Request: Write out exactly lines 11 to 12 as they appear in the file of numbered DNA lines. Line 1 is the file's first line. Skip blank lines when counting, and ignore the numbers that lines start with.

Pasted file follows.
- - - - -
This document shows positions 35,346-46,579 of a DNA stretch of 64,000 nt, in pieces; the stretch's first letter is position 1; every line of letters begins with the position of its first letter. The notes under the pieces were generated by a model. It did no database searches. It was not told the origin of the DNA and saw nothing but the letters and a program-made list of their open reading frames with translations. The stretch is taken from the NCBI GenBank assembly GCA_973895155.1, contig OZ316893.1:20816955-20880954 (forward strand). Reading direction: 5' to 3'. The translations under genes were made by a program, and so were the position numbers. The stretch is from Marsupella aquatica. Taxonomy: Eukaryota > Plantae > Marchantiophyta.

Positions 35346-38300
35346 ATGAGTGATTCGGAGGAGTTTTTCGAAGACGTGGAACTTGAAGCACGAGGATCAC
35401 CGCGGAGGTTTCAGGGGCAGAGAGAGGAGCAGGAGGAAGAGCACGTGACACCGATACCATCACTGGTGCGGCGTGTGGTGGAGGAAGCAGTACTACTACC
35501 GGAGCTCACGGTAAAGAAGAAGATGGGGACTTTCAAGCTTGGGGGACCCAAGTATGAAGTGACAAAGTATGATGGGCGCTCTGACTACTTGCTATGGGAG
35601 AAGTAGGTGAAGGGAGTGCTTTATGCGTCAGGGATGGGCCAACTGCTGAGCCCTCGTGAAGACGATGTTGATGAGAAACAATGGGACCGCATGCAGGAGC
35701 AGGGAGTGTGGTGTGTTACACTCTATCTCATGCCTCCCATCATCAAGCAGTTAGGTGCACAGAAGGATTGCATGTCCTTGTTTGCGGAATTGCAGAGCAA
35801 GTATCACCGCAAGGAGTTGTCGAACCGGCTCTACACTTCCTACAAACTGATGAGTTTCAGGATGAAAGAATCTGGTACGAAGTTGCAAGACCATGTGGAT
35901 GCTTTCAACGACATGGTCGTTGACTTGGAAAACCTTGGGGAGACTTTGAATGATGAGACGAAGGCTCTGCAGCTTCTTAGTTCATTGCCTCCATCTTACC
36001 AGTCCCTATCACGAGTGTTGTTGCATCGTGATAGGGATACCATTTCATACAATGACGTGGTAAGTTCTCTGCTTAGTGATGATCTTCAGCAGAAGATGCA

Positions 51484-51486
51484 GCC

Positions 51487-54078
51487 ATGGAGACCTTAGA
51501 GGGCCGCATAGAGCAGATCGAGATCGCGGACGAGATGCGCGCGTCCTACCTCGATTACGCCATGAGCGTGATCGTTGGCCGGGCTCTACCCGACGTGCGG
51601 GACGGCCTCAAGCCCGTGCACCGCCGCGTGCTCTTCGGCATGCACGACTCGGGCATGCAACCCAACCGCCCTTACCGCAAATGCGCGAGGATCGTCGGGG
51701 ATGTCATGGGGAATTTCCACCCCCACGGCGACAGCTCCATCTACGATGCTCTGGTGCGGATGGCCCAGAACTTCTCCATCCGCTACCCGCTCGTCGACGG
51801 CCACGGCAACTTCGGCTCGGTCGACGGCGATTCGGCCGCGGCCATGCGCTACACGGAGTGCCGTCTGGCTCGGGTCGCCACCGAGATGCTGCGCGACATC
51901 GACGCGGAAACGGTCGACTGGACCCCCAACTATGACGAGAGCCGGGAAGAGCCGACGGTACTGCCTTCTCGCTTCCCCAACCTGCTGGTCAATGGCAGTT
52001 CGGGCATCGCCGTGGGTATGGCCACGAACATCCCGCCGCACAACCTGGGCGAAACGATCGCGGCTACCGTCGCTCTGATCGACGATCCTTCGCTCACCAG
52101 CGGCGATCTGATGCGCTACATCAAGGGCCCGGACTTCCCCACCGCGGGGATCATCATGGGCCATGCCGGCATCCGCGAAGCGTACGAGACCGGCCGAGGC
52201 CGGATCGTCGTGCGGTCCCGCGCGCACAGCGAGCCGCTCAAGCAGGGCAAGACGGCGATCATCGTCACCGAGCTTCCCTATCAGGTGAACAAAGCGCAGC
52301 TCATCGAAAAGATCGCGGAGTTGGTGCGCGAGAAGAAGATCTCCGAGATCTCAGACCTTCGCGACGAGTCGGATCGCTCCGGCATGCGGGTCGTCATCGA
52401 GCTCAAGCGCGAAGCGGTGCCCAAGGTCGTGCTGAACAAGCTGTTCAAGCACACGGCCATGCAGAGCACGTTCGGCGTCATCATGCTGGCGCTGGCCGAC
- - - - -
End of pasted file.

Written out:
Positions 51484-51486
51484 GCC